The potential to automate both laser and surface grinding techniques were considered in detail. Similar process set ups would be required by both. The advantage of automating these processes is that the polariser film of the panel does not require removal in order to access the ITO for these particular processes. This has a significant impact on the time and quality of the process compared to the other options available (as-is digestion and bulk grinding). Laser has a potential to achieve very high process throughputs with a maximum of approximately 240individual panels of 120 panel pairs per hour. The volume of indium collectable with one laser (up to 90g per hour) can be scaled with multiple lasers to scale the process for fully automated close loop indium recycling from LCDs. From this study, it is believed that the laser processing technique as strong potential regarding large scale indium recovery.

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Contact Information for This Resource

Dr. Lisa O'Donoghue
University of Limerick

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Att 1    LCDVAL_results_and_dataset.pdf   (4.12 Mb)

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Author(s)O'Donoghue, L.
Title Of WebsiteSecure Archive For Environmental Research Data
Publication InformationLCDVAL Results and dataset
Name of OrganisationEnvironmental Protection Agency Ireland
Electronic Address or URL
Unique Identifier4c86ccfa-61bc-11e9-bc42-005056ae0019
Date of AccessLast Updated on SAFER: 2024-07-21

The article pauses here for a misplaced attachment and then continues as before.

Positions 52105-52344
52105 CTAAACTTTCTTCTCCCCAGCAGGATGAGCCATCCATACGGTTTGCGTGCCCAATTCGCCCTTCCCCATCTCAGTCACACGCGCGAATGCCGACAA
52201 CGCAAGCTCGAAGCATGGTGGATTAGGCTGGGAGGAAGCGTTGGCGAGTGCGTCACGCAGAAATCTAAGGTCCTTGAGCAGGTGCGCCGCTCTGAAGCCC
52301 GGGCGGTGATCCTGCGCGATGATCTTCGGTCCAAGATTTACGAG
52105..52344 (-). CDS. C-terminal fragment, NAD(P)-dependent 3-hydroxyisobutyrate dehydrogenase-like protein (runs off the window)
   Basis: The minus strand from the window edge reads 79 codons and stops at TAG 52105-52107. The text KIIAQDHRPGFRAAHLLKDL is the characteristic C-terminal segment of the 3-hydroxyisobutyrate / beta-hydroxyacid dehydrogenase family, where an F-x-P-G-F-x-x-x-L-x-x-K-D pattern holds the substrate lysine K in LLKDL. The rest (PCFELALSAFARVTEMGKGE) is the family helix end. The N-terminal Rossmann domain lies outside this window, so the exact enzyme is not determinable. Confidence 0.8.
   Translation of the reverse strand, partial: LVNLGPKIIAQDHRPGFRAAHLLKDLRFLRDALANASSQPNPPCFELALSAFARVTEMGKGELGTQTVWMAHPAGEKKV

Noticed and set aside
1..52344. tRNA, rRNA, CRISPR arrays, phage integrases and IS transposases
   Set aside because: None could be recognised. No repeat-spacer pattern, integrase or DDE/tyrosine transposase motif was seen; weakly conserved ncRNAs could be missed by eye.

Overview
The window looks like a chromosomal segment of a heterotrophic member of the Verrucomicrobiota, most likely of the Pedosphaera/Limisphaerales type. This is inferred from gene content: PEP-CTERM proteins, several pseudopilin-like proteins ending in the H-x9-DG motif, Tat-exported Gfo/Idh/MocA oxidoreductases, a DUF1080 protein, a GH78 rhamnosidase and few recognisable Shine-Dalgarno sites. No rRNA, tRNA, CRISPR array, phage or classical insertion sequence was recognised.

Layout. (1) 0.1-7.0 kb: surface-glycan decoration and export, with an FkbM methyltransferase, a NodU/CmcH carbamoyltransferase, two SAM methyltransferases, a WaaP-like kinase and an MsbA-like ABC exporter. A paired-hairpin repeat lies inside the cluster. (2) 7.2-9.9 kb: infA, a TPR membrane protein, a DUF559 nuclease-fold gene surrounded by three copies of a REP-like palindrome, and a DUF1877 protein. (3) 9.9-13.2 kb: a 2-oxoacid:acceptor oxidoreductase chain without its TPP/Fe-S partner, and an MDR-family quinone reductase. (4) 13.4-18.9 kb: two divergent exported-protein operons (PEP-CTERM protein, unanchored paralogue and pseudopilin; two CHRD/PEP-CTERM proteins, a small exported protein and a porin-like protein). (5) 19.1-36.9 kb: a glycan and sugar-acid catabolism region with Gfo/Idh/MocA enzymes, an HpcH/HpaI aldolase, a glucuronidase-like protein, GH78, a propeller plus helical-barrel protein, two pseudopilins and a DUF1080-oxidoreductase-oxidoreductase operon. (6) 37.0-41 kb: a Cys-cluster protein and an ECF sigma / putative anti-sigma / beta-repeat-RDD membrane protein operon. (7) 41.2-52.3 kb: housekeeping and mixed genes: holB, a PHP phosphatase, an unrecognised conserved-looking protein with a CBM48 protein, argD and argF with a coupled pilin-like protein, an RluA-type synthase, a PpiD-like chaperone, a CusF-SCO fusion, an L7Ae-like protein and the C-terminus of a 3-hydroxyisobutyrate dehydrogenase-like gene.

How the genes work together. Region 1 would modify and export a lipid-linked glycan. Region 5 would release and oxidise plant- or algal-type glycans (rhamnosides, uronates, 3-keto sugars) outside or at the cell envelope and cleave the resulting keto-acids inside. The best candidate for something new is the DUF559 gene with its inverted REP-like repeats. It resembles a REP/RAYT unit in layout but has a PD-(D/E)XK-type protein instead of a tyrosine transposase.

An example of this citation in proper usage:

O'Donoghue, L.   "LCDVAL Results and dataset". Associated datasets and digitial information objects connected to this resource are available at: Secure Archive For Environmental Research Data (SAFER) managed by Environmental Protection Agency Ireland (Last Accessed: 2024-07-21)


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Access Information For This Resource

SAFER-Data Display URL
Resource KeywordsLCD Recycling Indium Recovery Circular Economy
EPA/ERTDI/STRIVE Project Code2015-RE-MS-4
EPA/ERTDI/STRIVE Project ThemeEnvironmental Technologies
Resource Availability: Any User Can Download Files From This Resource
Limitations on the use of this Resourceresults and data are being used in publications currently being written.
Number of Attached Files (Publicly and Openly Available for Download): 1
Project Start Date Monday 12th October 2015 (12-10-2015)
Earliest Recorded Date within any attached datasets or digital objects Monday 12th October 2015 (12-10-2015)
Most Recent Recorded Date within any attached datasets or digital objects Wednesday 18th April 2018 (18-04-2018)
Published on SAFERThursday 18th April 2019 (18-04-2019)
Date of Last EditThursday 18th April 2019 at 10:30:27 (18-04-2019)
Datasets or Files Updated On Thursday 18th April 2019 at 10:30:27 (18-04-2019)

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Geographical and Spatial Information Related To This Resource

Description of Geographical Characteristics of This Project or Dataset

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Lineage information about this project or dataset
the requirement for the project arose from the EU focus on critical raw materials of which indium is listed as a CRM.
Supplementary Information